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Bracken, Vivian Carter  

Shennette Garrett-Scott

was born Vivian Carter in Tunica, Mississippi, to Ludalia and Minnie Carter. Her parents’ occupations are not known. She had one brother, Calvin.

Bracken’s family moved to Gary, Indiana, in the late 1920s. In 1939 she graduated from the city’s Roosevelt High School, then worked a number of odd jobs, including a stint with the U.S. Signal Corps during World War II. It was in the corps that she met her future husband James Bracken in 1944. She got her big break in radio in 1948; that year she won a talent search contest sponsored by popular WGES DJ Al Benson who was looking for a male and female DJ duo team. Bracken and Sid McCoy, the future announcer for the TV show Soul Train prevailed over nearly a thousand contestants and debuted on WGES with a fifteen minute show After three months at WGES she started ...

Article

Crossley, Callie Yvonne  

Donna L. Halper

was born in Memphis, Tennessee, the oldest of two daughters of Samuel Crossley, a postal worker, and Mattie (Robinson), a teacher. Her parents met at Southern University in Baton Rouge, and she was raised in a home where education was a priority. She attended all-black schools until high school, when she became one of nineteen black students who integrated Memphis’s Central High School in 1966. It was a difficult experience, but one that helped her to become more confident and taught her to stand up for herself. In high school, history was her favorite subject, but her textbooks made no mention of the accomplishments of people of color. She began to research black history and wrote reports about what she learned. She also became interested in journalism, writing a theater and entertainment column for her school newspaper.

Crossley wanted to go to school somewhere outside of the South and ...

Article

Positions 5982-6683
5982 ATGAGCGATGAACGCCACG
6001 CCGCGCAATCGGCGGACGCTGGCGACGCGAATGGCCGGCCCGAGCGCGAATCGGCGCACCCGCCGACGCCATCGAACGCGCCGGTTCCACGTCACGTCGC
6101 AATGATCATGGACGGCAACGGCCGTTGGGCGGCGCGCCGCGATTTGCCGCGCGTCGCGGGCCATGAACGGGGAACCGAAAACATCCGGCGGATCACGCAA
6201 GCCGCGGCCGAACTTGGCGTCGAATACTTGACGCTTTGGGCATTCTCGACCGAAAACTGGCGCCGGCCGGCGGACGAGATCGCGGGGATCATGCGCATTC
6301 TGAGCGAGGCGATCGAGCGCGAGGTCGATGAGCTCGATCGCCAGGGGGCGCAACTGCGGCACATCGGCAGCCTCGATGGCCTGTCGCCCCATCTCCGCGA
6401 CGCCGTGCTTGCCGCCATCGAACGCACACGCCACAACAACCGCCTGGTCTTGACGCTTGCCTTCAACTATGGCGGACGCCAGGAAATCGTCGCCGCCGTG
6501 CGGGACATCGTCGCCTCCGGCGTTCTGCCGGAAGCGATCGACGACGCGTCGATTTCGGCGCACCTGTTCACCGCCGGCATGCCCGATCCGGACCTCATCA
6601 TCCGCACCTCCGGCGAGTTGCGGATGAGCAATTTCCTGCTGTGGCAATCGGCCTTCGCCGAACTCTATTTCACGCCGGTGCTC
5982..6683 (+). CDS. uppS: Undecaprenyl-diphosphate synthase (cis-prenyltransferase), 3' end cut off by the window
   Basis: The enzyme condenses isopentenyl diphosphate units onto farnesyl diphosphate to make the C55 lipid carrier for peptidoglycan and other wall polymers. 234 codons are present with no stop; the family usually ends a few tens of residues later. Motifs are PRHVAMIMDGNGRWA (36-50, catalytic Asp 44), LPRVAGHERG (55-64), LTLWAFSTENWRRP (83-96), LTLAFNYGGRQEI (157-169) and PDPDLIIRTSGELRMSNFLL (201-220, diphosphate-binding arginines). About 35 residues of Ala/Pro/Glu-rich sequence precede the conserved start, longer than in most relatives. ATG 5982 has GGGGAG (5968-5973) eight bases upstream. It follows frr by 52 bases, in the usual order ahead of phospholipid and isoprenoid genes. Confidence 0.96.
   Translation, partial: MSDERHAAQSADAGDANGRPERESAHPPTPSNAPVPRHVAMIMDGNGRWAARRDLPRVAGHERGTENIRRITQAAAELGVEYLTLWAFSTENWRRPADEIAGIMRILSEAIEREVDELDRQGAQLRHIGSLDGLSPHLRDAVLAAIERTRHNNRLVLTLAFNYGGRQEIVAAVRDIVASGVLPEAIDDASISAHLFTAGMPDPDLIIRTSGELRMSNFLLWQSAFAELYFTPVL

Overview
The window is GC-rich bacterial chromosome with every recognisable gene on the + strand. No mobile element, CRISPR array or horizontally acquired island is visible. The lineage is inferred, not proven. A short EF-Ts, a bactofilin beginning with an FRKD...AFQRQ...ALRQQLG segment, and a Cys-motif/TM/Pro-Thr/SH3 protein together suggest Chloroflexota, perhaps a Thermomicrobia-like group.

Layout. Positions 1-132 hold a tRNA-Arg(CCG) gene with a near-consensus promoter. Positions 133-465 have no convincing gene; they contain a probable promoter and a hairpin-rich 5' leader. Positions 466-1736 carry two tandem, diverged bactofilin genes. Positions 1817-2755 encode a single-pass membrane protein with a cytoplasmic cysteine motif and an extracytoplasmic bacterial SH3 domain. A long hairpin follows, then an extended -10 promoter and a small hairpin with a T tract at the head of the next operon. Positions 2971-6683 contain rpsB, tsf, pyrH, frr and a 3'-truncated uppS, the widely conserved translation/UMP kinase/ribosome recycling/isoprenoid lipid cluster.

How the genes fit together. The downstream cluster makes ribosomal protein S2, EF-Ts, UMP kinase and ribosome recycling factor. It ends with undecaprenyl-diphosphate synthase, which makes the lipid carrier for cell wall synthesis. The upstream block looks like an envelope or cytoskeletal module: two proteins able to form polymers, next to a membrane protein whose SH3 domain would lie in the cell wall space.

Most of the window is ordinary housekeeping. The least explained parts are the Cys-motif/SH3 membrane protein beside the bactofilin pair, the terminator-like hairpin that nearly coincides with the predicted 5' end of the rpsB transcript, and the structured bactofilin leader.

Lil’ Kim  

Daniel Donaghy

was born Kimberly Denise Jones in the Bedford-Stuyvesant neighborhood of Brooklyn, New York, to Ruby Mae Jones and Linwood Jones. Kim attended Queen of All Saints elementary school in Brooklyn. When she was nine her parents divorced and Kim was forced to live with her father, with whom she had a strained relationship. After one particularly violent exchange during which she stabbed her father with a pair of scissors, Kim moved out and dropped out of school. She found a sense of community within a group of aspiring young New York City rappers led by Christopher Wallace, also known as Biggie Smalls, who brought together competing musicians to form the rap group Junior M.A.F.I.A. (a backronym short for Junior Masters at Finding Intelligent Attitudes).

Lil’ Kim was the only female in the group. When Junior M.A.F.I.A. released its debut album, Conspiracy, in 1995 Biggie Smalls featured Kim in ...

Article

Nnaji, Genevieve  

Jeremy Rich

was born in Mbaise, Imo State, Nigeria, the fourth of eight children born to her father, a banker, and her mother, a teacher on 3 May 1979. Both parents viewed education as extremely important. Nnaji showed interested in drama at an early age and in 1987 at the age of eight was a child actress on the Nigerian soap opera Ripples After she completed primary school Nnaji went to the Methodist Girls High School in Yaba where she had a daughter Chimebuka Nnaji was extremely protective of her daughter s privacy and would not discuss the details surrounding her birth or the name of the child s father Chimebuka was largely raised by Nnaji s parents Nnaji graduated from secondary school and enrolled at the University of Lagos where she focused on drama and the arts She appeared in commercials for products such as Omo washing powder and ...

Article

Richards, Beah  

Amber Karlins

was born in Vicksburg, Mississippi to Beulah, a seamstress, and Wesley Richards, who was a minister. Richards had a flair for the dramatic from an early age, and as a result, many of the people she grew up with predicted she would eventually grow up to be an actress despite the fact that, as she recalls it, their town didn’t even have a theater.

After years of suffering in Mississippi, where racism ran rampant and white children would stones at her on her way to school, Richards eventually moved to New Orleans, where she attended Dillard University. Her time at Dillard was short-lived, however, and after roughly a year, she moved to San Diego, where she studied at the Old Globe.

After three years and numerous performances in San Diego, Richards relocated to New York City in 1950 She spent the better part of the next decade establishing herself ...